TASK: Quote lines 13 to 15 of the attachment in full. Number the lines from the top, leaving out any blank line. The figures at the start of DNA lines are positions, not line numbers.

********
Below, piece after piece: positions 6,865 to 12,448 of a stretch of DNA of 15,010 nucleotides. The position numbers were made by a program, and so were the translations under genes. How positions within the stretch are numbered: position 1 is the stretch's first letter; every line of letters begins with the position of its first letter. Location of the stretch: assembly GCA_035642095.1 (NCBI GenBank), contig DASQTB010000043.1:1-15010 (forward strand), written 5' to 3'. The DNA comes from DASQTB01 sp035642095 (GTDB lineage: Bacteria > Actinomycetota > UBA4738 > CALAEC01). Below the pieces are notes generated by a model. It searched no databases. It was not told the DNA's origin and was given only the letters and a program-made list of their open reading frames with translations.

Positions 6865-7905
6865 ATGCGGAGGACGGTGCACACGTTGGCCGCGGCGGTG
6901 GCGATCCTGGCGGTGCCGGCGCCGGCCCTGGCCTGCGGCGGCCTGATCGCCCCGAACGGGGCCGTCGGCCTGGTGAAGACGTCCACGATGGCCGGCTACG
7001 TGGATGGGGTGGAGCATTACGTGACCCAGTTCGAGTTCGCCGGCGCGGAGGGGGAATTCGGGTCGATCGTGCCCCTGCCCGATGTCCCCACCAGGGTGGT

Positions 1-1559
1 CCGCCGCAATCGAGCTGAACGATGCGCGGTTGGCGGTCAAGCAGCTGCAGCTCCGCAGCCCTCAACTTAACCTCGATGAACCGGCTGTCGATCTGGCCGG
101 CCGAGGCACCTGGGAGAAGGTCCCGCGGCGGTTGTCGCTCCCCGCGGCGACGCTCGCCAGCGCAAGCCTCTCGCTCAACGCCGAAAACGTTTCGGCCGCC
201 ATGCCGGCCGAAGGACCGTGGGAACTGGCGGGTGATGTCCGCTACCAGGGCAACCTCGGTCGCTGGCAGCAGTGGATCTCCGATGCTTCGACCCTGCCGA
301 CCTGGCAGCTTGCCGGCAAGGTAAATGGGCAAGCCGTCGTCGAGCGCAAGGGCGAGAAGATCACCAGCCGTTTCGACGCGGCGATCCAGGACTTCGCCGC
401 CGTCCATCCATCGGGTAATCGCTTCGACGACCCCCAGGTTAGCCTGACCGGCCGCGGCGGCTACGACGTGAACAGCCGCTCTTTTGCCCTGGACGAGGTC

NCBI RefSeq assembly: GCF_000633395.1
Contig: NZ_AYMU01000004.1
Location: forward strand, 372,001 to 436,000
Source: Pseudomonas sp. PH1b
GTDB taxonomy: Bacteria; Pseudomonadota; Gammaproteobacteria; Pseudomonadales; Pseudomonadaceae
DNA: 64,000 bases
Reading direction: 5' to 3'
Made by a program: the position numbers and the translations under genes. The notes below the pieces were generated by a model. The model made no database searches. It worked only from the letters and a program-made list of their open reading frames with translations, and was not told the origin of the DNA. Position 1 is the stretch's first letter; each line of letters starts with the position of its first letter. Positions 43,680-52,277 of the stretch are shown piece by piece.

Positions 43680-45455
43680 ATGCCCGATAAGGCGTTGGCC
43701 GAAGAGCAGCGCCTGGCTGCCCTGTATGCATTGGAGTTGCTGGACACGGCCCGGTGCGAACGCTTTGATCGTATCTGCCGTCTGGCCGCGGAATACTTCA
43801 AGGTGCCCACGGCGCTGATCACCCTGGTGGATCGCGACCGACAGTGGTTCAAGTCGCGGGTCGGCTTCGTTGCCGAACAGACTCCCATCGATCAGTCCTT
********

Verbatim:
Contig: NZ_AYMU01000004.1
Location: forward strand, 372,001 to 436,000
Source: Pseudomonas sp. PH1b